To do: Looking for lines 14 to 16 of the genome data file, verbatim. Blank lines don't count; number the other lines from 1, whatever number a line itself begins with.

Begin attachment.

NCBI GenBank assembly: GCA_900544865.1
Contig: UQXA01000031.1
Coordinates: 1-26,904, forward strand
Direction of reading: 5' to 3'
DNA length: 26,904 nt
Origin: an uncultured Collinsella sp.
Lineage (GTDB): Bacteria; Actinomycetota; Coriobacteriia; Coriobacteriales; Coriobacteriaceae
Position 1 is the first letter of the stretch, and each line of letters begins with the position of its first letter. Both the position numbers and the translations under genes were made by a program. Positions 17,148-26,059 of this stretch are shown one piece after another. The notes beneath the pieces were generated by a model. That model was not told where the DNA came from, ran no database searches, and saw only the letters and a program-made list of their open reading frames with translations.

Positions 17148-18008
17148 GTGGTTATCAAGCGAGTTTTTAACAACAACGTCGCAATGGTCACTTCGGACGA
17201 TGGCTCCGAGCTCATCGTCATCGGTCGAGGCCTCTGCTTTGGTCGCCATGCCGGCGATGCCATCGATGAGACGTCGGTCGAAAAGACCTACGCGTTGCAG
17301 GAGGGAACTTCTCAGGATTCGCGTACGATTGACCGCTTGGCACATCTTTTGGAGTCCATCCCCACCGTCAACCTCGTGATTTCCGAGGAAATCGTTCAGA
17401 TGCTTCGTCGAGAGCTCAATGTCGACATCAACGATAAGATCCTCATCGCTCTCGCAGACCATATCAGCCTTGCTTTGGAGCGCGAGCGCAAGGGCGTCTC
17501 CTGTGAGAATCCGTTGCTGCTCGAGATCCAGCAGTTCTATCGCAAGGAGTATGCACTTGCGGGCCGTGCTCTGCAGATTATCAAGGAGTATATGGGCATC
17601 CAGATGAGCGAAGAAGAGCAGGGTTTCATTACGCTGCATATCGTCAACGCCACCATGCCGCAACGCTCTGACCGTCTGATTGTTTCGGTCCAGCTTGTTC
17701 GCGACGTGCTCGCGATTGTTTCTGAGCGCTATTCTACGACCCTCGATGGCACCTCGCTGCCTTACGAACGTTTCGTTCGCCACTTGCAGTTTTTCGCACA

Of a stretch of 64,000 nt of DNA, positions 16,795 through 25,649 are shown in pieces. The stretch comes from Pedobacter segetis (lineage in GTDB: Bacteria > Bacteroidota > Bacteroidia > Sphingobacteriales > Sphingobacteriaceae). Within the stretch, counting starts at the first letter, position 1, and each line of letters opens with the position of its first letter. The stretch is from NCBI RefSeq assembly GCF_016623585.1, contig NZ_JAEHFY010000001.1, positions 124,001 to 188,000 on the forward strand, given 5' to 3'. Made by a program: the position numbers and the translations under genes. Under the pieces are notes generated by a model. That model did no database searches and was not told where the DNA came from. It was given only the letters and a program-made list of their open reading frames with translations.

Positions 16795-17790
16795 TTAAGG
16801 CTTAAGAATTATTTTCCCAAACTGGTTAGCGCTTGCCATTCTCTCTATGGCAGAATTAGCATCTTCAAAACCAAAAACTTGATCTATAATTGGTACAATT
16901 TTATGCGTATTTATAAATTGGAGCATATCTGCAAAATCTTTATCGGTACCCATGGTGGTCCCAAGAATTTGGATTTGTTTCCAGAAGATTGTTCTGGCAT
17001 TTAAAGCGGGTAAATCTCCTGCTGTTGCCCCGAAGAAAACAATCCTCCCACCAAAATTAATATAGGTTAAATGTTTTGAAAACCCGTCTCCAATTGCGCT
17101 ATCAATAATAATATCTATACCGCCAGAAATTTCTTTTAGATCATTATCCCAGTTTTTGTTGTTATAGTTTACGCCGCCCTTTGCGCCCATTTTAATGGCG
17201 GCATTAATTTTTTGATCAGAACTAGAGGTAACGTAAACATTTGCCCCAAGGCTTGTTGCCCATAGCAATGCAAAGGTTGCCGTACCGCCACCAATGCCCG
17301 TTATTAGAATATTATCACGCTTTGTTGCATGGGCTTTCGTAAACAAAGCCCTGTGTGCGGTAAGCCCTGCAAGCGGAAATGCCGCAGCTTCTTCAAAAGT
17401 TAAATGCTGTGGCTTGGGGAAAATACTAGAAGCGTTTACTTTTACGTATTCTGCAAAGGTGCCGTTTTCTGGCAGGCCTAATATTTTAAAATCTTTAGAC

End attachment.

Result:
17501 CTGTGAGAATCCGTTGCTGCTCGAGATCCAGCAGTTCTATCGCAAGGAGTATGCACTTGCGGGCCGTGCTCTGCAGATTATCAAGGAGTATATGGGCATC
17601 CAGATGAGCGAAGAAGAGCAGGGTTTCATTACGCTGCATATCGTCAACGCCACCATGCCGCAACGCTCTGACCGTCTGATTGTTTCGGTCCAGCTTGTTC
17701 GCGACGTGCTCGCGATTGTTTCTGAGCGCTATTCTACGACCCTCGATGGCACCTCGCTGCCTTACGAACGTTTCGTTCGCCACTTGCAGTTTTTCGCACA